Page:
Not only can these foods lead to poorer quality sleep, they are also bad for your overall health. According to the Mayo Clinic, foods like frozen pizza, French fries, and fried chicken contain trans fats, which can increase the risk of stroke, heart attack, and type 2 diabetes.
We understand that sometimes you want to spice things up and add some flavor to your dishes. But you should probably avoid the spice later in the day when you’re winding down. “It can cause some discomfort or irritation in our stomach, in our gastrointestinal tract,” explains Hudak.
Johns Hopkins Medicine recommends avoiding spicy foods within three hours of bedtime. It’s also recommended that you avoid tomato sauce and other acidic foods that could give you heartburn or cause indigestion. As a general rule of thumb, Hudak recommends trying to avoid food consumption in the two to three hour window before you go to bed.
Additionally, Johns Hopkins Medicine recommends avoiding high-protein foods, such as beef and chicken, which can take a long time to digest. You may also want to skip out on the cheese plate or charcuterie board at dinner. Certain cold cuts, such as pepperoni and salami, and aged or processed cheeses, contain tyramine, which causes the release of norepinephrine, a hormone that can make us feel more alert and therefore, affect our sleep-wake cycle.
General food rules for a good night’s sleep
Avoid certain foods
While you don’t necessarily have to memorize the above list, you should certainly keep in mind that certain types of foods are likely to keep you up at night. For instance, foods that are high fat, high sugar, acidic, or contain caffeine should all be avoided before bedtime.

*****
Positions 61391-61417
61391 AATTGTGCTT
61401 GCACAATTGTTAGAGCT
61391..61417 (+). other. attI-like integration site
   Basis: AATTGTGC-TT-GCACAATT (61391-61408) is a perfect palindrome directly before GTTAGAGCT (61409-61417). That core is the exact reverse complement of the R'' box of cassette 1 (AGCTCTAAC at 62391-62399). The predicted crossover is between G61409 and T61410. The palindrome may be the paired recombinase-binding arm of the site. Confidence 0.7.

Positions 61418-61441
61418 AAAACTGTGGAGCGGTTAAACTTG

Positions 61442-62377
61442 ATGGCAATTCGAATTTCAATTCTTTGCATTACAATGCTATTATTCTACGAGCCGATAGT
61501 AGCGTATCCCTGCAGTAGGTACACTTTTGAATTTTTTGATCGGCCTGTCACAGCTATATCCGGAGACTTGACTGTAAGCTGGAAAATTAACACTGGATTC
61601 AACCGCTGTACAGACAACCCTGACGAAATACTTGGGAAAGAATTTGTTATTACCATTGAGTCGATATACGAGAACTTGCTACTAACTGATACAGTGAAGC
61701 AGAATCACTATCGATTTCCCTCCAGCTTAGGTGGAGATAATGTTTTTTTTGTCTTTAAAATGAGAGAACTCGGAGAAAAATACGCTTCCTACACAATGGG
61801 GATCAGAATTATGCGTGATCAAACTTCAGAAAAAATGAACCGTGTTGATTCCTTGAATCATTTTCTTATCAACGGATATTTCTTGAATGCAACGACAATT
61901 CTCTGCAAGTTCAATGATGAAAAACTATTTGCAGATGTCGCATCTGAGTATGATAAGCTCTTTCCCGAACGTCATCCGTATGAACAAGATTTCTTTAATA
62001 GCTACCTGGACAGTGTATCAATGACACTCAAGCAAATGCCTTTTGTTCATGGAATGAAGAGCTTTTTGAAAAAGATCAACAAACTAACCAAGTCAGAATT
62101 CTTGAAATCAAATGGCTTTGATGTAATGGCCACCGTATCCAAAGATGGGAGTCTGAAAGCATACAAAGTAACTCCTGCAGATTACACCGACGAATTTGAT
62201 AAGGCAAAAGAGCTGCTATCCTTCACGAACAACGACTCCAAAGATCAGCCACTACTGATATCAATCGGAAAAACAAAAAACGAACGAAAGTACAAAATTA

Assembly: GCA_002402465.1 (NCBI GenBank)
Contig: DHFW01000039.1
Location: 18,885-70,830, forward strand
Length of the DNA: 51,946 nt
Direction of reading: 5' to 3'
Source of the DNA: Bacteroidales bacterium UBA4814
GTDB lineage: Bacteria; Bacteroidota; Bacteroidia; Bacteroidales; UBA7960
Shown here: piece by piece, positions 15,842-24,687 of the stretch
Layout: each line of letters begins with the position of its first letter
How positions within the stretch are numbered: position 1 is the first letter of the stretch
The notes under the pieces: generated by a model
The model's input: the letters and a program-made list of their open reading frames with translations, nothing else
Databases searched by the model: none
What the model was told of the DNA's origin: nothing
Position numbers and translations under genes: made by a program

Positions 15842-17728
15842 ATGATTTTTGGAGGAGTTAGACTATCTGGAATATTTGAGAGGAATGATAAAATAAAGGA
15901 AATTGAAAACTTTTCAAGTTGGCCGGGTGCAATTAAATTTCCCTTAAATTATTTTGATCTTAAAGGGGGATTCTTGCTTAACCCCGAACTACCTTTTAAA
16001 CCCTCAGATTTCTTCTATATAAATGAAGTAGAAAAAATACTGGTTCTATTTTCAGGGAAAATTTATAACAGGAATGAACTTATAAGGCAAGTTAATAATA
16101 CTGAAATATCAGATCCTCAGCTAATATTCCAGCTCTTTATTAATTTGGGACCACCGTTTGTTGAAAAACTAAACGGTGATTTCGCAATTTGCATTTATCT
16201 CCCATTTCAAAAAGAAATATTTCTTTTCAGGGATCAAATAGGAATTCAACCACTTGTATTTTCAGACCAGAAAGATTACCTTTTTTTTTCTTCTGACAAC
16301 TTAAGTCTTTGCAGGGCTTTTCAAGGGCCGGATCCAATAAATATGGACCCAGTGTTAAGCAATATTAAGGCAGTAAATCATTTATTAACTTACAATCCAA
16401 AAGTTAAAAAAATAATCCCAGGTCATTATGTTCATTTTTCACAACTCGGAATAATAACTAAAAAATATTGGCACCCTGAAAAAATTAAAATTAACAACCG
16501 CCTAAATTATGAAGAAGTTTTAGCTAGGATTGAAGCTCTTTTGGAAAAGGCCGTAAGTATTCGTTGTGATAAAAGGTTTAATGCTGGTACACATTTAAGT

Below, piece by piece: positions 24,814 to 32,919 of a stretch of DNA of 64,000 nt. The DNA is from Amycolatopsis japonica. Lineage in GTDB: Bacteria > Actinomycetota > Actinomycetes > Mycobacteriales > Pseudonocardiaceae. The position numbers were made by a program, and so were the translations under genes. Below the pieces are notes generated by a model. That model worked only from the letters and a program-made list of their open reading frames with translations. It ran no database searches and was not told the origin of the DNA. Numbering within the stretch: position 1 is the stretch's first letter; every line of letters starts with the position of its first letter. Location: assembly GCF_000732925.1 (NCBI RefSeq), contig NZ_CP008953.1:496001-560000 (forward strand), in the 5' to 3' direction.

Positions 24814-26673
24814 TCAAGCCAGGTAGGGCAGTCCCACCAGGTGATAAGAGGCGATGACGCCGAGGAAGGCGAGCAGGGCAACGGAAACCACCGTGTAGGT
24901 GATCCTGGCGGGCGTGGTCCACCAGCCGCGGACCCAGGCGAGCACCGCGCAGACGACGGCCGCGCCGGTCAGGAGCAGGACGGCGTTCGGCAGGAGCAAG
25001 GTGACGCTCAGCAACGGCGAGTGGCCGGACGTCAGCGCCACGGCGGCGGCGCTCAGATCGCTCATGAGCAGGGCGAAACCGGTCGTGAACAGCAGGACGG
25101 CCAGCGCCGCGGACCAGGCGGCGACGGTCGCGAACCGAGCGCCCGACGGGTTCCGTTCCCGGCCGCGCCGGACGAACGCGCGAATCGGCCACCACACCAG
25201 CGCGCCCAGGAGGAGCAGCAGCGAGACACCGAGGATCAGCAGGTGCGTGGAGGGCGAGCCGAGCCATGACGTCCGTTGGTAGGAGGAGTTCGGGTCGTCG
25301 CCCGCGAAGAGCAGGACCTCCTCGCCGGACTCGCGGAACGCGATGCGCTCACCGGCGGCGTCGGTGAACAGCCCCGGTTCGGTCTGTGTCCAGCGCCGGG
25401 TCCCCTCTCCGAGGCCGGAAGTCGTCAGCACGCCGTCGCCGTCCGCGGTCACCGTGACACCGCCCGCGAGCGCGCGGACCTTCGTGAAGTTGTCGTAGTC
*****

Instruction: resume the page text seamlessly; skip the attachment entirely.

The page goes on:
Have an early dinner
You should give your body some time to digest your food before going to bed. If you plan to stop eating at least three hours before going to sleep, your body should have ample time to digest your food so you can have uninterrupted sleep. If you eat a nutritious meal, you should also be able to avoid getting those late night munchies before going to bed.
Eat the right pre-bedtime snacks
But what about if you do get hungry before you head to bed? Well, don’t just reach for anything in your pantry or fridge. Instead, stock up on some healthy pre-bedtime snacks. “Foods high in magnesium and zinc have been found to be really supportive in sleep,” says Hudak. Dark, leafy greens, nuts and seeds, and legumes are some of Hudak’s favorite options.
Eat a well-balanced diet
A healthy diet will help support better sleep overall. Try to be conscious about what you’re putting into your body not just at night, but throughout the day as well. “I think what’s most valuable in terms of supporting our sleep is just consuming a well-balanced diet, and that means whole, real foods,” says Hudak. “Along with diverse and essential vitamins, nutrients, minerals. That’s simply because it overall best supports our physiology, and it overall best supports our wellness,” she adds.
Meal prepping is a good way to thoughtfully plan out what you’re going to eat throughout the week so you’re not tempted to grab just anything that satisfies your cravings.
The Last Word from Sleepopolis
Good nutrition combined with regular exercise and healthy sleep habits can help us improve our quality of sleep. If you’re having trouble sleeping, try to incorporate healthy, nutritious meals into your diet and avoid foods that your body may have trouble digesting late in the day or that are known to cause disruptive sleep. Eating better may be just what you need to sleep better and feel better, too.